Scott Nuttall, global head of capital and asset management at KKR & Co. LP, said the bull market run in the U.S. equity market could boost the marquee private equity firm’s prospects for selling its portfolio companies.
Nuttall’s comment came as the Dow Jones Industrial Average set an all-time record for the second straight day on Wednesday.
With much of KKR’s $76 billion in assets under management invested in portfolio companies, Nuttall said generating gains through the sale of firms is off to a solid start in 2013. Just last week, KKR said it would sell its stake in music rights management firm BMG to Bertelsmann for an undisclosed price.
“M&A markets are starting to pick up,” Nuttall said at the Citi U.S. Financial Services Conference. Company leverage is down, cash holdings are up and stock prices have strengthened, he said.
“We’re hopeful that means it’ll lead to a more robust strategic environment for us, which will lead to more exits,” Nuttall said.
While deal activity picked up in early 2012, companies started funneling more cash into buybacks and dividends instead of acquisitions in the face of jitters over the European economy and other headwinds, he said.
In 2013, KKR expects U.S. Gross Domestic Product to increase in the 1% range, with a top end of 2%. The U.S. offers stability to investors with a more predictable operating environment.
Meanwhile, KKR’s portfolio companies in China “are doing a little better” right now, Nuttall said.
“We’re reasonably upbeat about the Asian economic growth environment,” he said. “We’re constructive on Europe. We’re…looking to deploy capital as some of these markets are starting to bottom out. The overall economic environment is mixed but generally speaking our companies are performing quite well and finding ways to create value.”
Summing up KKR’s world view, the economy continues to offer relatively low growth and some stability, with pockets of more interesting opportunity coming out of dislocation, he said.
Overall, the alternative investment sector continues to draw interest from big buy-side players, he said.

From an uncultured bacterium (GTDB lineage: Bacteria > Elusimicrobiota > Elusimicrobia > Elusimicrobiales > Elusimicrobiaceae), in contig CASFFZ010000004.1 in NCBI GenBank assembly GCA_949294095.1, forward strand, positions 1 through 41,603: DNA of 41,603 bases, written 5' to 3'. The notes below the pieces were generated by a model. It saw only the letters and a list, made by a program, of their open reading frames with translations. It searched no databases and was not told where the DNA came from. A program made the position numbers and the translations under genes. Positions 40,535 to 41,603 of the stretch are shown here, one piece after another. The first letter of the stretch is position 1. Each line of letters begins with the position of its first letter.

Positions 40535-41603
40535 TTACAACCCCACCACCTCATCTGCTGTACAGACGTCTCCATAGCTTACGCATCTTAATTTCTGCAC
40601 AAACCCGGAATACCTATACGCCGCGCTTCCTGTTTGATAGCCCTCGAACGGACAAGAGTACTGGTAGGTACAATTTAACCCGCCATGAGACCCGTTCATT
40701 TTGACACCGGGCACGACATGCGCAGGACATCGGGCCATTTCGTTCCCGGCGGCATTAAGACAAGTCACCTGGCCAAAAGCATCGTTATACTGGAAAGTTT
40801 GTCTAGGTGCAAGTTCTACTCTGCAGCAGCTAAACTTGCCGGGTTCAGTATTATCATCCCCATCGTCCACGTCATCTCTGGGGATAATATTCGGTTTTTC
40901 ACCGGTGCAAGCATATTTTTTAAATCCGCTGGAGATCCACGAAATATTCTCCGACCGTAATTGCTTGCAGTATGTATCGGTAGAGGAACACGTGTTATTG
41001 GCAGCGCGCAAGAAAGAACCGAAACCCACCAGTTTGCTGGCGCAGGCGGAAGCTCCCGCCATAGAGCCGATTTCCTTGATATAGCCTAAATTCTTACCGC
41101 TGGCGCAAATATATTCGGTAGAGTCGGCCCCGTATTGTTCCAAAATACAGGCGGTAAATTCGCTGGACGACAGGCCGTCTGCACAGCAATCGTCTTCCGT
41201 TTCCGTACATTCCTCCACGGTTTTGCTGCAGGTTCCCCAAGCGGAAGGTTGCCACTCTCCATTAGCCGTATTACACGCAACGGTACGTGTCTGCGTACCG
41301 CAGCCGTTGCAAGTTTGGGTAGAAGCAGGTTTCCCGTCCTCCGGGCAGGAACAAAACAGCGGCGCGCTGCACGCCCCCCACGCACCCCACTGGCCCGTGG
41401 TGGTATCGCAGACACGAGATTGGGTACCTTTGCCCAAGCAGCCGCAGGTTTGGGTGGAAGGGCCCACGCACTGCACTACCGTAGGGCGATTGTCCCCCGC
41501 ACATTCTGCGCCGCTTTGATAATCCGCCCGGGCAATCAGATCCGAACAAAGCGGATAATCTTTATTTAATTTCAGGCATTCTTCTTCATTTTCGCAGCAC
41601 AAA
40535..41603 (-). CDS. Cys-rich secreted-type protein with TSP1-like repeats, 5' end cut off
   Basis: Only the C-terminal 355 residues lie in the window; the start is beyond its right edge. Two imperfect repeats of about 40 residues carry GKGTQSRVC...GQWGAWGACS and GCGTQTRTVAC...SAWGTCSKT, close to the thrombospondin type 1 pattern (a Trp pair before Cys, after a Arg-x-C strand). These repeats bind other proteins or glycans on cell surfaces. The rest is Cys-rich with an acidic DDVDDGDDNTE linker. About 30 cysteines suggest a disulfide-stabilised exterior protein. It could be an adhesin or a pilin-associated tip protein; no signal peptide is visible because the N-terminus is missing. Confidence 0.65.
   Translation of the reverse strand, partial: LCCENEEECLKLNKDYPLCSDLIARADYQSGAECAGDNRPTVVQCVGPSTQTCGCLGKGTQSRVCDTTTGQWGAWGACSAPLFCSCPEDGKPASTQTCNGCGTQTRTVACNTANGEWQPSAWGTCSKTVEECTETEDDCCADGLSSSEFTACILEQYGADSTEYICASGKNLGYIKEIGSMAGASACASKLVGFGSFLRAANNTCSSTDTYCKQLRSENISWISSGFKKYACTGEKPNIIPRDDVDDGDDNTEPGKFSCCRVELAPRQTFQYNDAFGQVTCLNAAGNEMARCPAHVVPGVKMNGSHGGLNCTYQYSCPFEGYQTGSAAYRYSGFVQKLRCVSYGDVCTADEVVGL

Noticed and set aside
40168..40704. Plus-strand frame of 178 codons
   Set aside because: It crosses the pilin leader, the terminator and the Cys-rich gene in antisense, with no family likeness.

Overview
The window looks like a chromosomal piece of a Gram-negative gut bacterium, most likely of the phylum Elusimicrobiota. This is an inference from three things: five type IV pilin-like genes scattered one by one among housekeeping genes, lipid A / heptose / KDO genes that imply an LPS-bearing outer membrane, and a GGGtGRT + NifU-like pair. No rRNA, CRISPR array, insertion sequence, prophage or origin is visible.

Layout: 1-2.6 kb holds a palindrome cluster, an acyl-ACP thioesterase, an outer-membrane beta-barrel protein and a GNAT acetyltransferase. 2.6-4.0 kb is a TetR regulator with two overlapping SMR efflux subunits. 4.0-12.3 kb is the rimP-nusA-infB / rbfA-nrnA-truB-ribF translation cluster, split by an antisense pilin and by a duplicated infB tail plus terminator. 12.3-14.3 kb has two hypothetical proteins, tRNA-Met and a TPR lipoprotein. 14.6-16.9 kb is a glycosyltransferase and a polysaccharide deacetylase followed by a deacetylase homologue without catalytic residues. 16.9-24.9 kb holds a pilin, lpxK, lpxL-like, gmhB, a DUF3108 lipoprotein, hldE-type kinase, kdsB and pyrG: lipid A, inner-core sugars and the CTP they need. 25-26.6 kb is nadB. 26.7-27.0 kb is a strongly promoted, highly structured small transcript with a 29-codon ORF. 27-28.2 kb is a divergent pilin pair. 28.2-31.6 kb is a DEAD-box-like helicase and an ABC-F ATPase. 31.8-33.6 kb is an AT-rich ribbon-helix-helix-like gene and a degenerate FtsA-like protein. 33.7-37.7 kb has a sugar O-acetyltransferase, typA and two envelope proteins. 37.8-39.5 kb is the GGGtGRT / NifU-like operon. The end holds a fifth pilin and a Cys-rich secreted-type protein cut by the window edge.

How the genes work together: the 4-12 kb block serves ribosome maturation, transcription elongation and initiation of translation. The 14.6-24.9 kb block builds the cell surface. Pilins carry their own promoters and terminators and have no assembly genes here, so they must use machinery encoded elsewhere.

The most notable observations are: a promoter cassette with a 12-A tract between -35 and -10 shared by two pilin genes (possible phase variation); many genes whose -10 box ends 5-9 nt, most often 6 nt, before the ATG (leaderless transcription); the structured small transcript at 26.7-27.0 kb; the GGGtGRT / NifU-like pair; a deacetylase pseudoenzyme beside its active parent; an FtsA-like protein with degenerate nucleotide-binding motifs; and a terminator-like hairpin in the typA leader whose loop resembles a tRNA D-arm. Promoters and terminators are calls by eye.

The top ten U.S. pension plans that now hold about $1.2 trillion are allocating about 24% of their portfolios into alternative investments such as private equity. That’s about double the rate of 11% to 12% five years ago, he said.
“The definition of alternatives will continue to expand,” he said. “We’ve got energy funds, real estate assets, hedge funds, different credit opportunities. We’re seeing quite a broadening of how people are participating in the alternatives landscape. It will continue.”
Larger private equity shops such as KKR will also benefit as fund managers look to consolidate their investments to fewer firms, he said.
KKR holds a roughly 5% share of the $1 trillion private equity business, while its newer business lines such as energy, credit, direct lending and real estate investing offer “a lot of running room” for growth, he said.
“We’ll seek to grow organically [but] we’re more actively looking at acquisitions or partnerships to accelerate growth,” he said.
Any such acquisitions probably wouldn’t include another large, publicly-traded PE firm, however.
While he didn’t entirely rule out the possibility, Nuttall concluded: “You’ve got a cultural dynamic that you really have to get right or you could risk both franchises….It comes down to personalities and whether cultures could fit in that combination and that’s hard. Most large asset manager combinations haven’t worked as well as people had hoped. Very few will bet the ranch on trying to get it right. Never say never, but I’m not expecting a flood of those deals.”
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